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What’s so special about reference librarians?

April 3, 2014

Recently, my closest friend from my undergraduate days contacted me with an interesting question.  She asked “If you were going to hire a reference librarian who did not have any actual librarian experience, what skills would that person have to have for you to even consider sitting down to talk to the person?  Especially if it were a small town public library within a large county library system?”

For me, this is a very tough question – the librarians at my college have faculty rank, so they must have accredited MLS degrees.  I couldn’t even consider hiring a librarian who isn’t a professional, degreed librarian.

But perhaps other libraries may not be so rigid in defining reference librarians, so I started to think about the needed attributes:  significant organizational skills, the ability to be frequently interrupted and still complete tasks on schedule, well-developed interpersonal skills for dealing with some truly odd questions, persistence in locating obscure sources, knowledge of various citation styles, the ability to elicit sufficient information to get to the true information need, the ability to assist in collection development of reference sources, a sufficient technology comfort level for chat/text/IM reference, the technology skills for database set-up, maintenance, troubleshooting and training, and on and on and on.  There really are quite a few skills needed, and I guess that’s why we have degrees in library science.

This exchange, an exercise in imagination really, led me to think about why all of those skills are necessary – and it led me to wonder how necessary the degree is compared to the skills.  Many academic libraries have successfully trained students to staff the reference desk; sometimes these are graduate students, and sometimes they are undergrads, but in all cases, they are perceived as peers and thus are less intimidating than librarians (or at least that’s how the theory goes…)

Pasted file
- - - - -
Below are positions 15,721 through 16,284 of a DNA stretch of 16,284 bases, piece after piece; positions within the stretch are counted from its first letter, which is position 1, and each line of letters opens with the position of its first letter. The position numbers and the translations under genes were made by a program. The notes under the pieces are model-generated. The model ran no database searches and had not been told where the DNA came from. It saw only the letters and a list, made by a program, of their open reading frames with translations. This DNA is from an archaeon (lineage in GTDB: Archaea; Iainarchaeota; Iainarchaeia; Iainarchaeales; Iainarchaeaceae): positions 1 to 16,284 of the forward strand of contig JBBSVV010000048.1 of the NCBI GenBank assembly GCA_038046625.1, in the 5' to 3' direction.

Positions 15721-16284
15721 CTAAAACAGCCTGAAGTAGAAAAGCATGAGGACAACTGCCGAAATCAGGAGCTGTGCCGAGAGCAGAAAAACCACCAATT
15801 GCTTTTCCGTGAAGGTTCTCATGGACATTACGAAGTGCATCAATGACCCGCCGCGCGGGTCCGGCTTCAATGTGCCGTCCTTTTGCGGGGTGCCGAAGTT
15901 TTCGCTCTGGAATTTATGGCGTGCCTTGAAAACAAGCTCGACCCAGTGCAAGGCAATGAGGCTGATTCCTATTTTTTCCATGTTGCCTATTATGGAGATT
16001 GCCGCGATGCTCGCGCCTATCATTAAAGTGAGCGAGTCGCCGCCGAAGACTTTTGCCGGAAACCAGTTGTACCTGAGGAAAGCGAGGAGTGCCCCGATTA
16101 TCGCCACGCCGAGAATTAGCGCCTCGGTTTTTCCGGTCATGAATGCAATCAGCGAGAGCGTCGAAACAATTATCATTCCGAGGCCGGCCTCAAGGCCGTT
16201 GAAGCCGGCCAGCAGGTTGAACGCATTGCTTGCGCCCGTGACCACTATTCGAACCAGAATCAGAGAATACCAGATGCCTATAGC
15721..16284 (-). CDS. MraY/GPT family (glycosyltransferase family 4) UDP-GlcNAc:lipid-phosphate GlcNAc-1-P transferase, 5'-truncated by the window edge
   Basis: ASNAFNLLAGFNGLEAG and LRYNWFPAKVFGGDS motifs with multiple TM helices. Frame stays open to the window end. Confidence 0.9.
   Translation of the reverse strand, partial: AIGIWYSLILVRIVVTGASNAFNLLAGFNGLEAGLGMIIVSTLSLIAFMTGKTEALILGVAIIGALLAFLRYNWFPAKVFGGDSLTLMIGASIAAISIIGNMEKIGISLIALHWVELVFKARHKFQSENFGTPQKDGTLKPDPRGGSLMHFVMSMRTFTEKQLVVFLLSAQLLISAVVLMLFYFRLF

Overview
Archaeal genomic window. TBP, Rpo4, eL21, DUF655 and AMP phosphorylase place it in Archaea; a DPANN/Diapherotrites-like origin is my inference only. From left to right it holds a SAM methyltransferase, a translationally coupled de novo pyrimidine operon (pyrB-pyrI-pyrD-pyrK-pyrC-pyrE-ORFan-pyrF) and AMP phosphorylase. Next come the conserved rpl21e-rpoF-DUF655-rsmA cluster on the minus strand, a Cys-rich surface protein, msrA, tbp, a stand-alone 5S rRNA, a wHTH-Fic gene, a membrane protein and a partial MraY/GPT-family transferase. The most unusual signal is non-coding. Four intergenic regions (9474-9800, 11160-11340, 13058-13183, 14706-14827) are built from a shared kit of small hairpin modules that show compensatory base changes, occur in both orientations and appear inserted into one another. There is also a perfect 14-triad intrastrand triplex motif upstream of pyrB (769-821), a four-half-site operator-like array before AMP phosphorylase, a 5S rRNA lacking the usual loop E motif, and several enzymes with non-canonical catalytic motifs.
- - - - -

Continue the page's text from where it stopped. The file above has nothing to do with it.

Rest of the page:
My library happens to employ quite a few undergraduates who intend to go on for an MLS degree – why couldn’t they help to staff the reference desk?  They could certainly answer all of the directional questions, they’re more than capable of unjamming the printers, they know as much about the library’s website as our librarians do, and they could be very effective at doing reference “triage” and then referring students to librarians when needed.  With appropriate training, our undergraduate students could become a valuable bridge between the research-panicked 18-22 year old student and a professional librarian.

That could create a win-win-win situation.  The reference desk student would gain valuable experience, the student patron would receive the help they need, and the librarians devote time to other projects until their expertise is needed.  I’m in a tricky position, where we have to be clear about who is a librarian (and thus a faculty member) and who is a library technician (and thus not a faculty member), but maybe it’s time to consider the possibilities of giving our librarians-to-be some additional responsibilities – and opportunities.

Are you’re successfully staffing your reference desk with student employees?  Please share!

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